Sunday, July 31, 2005


It's really hitting. I feel like I've eaten loads today (and that's probably because I have, comparatively). But I'm still hungry, and wondering what other food I have in the kitchen to raid. I'm trying to beat this, and to hold on without giving into a major binge, but I'm getting worried about whether I can or not.

But this isn't a whingey post. No, the more interesting thing is that when I felt really hungry at about 3.30 today I didn't give in and eat something. Instead I got up off the sofa, went down to the park and walked for nearly 2 hours. I discovered new paths I'd never been down before, and a really lovely wooded gorge that you wouldn't have thought would be so close to my house in the city. OK, so it's not very gorgey compared to proper gorges, but it's more than adequate for my purposes. I'm trying to work out a way to work it into my park runs, but the path is a bit more challenging than the surfaces I usually run on, so I'm not sure whether it's a good idea just yet. Still, it's nice for a walk every now and again when I'm having a bit of a rest day.

I didn't sit here trying to persuade myself to do it, I just got up and stretched my legs for a while. There have been many times when I'd have just reached for more food at that point and dealt with my hunger that way, but now the thought didn't really cross my mind.

And I'm not going to give in this evening, even if it involves going upstairs and setting the burglar alarm down here in an attempt to keep me away from the kitchen. I know I've eaten plenty today, so I'd rather not give in to temptation. Maybe just a couple of nuts first though...

Still Losing

And it's still coming off, much to my surprise. Down 3lb in total from last Sunday, which isn't bad at all. Maintaining my 2lb per week average loss, and inching closer to 199lb every week. I'm now under 206lb (93.1kg), and it's still hard to believe the amount I've lost. I keep on having days where I expect to step on the scale and see it reading 118. Or indeed anything over 100kg. I remember how pleased I was to get past that mark, and now I'm heading towards 90kg at a cracking pace.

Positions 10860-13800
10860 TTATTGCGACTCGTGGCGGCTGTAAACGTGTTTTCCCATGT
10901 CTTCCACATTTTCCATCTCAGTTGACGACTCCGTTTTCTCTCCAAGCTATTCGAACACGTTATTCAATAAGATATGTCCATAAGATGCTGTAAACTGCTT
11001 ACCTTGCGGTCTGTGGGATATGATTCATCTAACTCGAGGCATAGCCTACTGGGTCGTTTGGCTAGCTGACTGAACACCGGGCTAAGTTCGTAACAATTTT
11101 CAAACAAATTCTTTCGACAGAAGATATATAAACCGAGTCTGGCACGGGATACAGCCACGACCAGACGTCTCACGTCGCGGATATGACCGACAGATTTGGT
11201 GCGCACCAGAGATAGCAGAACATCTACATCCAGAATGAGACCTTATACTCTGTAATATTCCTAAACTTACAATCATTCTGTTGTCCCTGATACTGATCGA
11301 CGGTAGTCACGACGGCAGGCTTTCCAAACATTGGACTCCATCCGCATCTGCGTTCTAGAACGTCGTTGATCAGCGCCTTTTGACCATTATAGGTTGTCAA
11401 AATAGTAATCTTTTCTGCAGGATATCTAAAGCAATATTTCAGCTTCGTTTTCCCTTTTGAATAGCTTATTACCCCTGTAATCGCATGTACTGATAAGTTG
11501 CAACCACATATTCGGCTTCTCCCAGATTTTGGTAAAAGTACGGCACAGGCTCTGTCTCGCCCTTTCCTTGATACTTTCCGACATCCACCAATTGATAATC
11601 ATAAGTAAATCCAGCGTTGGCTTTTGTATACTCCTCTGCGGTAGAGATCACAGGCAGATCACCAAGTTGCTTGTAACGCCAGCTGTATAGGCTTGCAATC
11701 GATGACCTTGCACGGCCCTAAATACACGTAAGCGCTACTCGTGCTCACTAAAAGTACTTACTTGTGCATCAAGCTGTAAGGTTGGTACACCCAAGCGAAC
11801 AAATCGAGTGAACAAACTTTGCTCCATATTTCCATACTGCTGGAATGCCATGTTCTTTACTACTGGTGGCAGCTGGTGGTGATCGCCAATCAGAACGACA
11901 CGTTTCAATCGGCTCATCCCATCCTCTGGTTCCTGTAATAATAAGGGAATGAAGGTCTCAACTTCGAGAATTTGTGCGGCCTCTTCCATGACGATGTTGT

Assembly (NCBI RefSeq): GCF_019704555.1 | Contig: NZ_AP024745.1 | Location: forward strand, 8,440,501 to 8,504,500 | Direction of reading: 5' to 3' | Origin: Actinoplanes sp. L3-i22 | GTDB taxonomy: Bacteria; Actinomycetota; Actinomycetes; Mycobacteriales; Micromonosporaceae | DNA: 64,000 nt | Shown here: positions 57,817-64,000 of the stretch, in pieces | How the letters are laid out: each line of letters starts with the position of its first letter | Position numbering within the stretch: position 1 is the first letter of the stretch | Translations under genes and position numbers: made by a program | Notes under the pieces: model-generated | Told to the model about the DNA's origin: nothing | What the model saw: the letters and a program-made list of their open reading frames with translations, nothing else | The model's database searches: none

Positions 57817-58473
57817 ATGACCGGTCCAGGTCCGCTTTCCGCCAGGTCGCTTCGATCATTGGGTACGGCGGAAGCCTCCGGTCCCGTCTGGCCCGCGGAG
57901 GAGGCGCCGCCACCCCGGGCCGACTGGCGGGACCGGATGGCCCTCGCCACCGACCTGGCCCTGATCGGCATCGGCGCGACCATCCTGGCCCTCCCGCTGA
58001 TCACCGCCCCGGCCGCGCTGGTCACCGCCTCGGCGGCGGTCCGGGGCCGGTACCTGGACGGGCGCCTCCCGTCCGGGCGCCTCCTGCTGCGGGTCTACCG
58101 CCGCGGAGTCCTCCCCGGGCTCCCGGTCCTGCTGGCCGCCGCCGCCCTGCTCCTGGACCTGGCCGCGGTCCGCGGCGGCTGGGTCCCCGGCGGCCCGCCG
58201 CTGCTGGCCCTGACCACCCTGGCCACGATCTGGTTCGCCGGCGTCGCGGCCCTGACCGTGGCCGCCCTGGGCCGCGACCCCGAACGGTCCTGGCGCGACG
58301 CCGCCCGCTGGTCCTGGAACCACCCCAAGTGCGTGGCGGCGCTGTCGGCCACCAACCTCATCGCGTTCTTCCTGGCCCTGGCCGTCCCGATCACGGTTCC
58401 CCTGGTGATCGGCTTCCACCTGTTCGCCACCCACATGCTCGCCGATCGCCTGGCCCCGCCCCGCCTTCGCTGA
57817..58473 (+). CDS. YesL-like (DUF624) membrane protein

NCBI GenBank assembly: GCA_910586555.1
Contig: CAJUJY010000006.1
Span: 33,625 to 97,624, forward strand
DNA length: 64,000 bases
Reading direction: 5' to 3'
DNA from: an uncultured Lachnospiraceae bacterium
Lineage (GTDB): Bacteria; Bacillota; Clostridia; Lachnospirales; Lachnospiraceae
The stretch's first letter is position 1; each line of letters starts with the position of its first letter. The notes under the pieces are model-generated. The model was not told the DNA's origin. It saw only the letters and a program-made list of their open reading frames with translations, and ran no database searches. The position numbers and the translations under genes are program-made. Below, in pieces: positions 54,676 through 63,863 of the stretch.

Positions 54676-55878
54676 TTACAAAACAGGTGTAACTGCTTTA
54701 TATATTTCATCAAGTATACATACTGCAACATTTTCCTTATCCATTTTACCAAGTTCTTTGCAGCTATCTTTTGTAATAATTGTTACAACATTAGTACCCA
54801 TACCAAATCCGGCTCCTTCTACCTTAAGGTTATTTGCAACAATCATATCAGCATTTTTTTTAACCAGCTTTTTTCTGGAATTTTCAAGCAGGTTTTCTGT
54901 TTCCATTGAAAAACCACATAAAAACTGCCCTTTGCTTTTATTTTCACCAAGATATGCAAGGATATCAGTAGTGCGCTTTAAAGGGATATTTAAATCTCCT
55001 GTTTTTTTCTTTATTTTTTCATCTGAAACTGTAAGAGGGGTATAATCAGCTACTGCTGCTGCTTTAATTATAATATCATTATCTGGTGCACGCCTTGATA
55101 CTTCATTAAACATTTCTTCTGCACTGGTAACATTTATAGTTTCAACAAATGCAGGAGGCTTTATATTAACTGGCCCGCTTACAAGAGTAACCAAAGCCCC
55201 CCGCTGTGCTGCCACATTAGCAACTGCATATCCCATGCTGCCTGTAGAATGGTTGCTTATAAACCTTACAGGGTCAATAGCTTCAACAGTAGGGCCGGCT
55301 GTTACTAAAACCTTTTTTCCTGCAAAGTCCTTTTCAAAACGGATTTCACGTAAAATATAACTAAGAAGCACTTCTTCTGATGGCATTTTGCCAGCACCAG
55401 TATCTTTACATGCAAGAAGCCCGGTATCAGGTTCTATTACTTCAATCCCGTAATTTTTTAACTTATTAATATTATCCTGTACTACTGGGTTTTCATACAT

I do need to pinch myself sometimes. I spent so long thinking that weight loss was something that I could never do, or at least nothing as significant as this. But I've one it, without any major dramas, without making a big deal of it, just putting my head down an getting to work.

People ask me how I'm doing it, and say things like "losing weight's really hard work". But, in all seriousness, I don't find that it is a lot of the time. I know I exercise a lot more than I used to, but that's fun, so it doesn't really count. And eating. Well, I discovered something that made a lot of difference with that. I realised, finally, that food doesn't make me happy.

When I ate rubbish, it wasn't as a "treat" or even because I enjoyed it. It was because it was easy, and because I didn't have the courage to try something new. Once I discovered quick and easy healthy food that I could eat instead, I realised I was no less happy or satisfied eating it, and that my mood doesn't depend on what goes through my mouth. It seems strange for someone who used to be over 18 and a half stone to say, but I don't actually like food that much. I need to eat it because I get hungry, but it doesn't give me the amount of pleasure that I always imagined that it did. Or not pleasure that lasts and really makes a difference to my mood.

And I think that adds to my feeling of disbelief. The fact that I've done all this, but it doesn't even seem to be that difficult. I know there are probably frustrations ahead, but for now I'll just keep on rolling and see where it takes me.

Saturday, July 30, 2005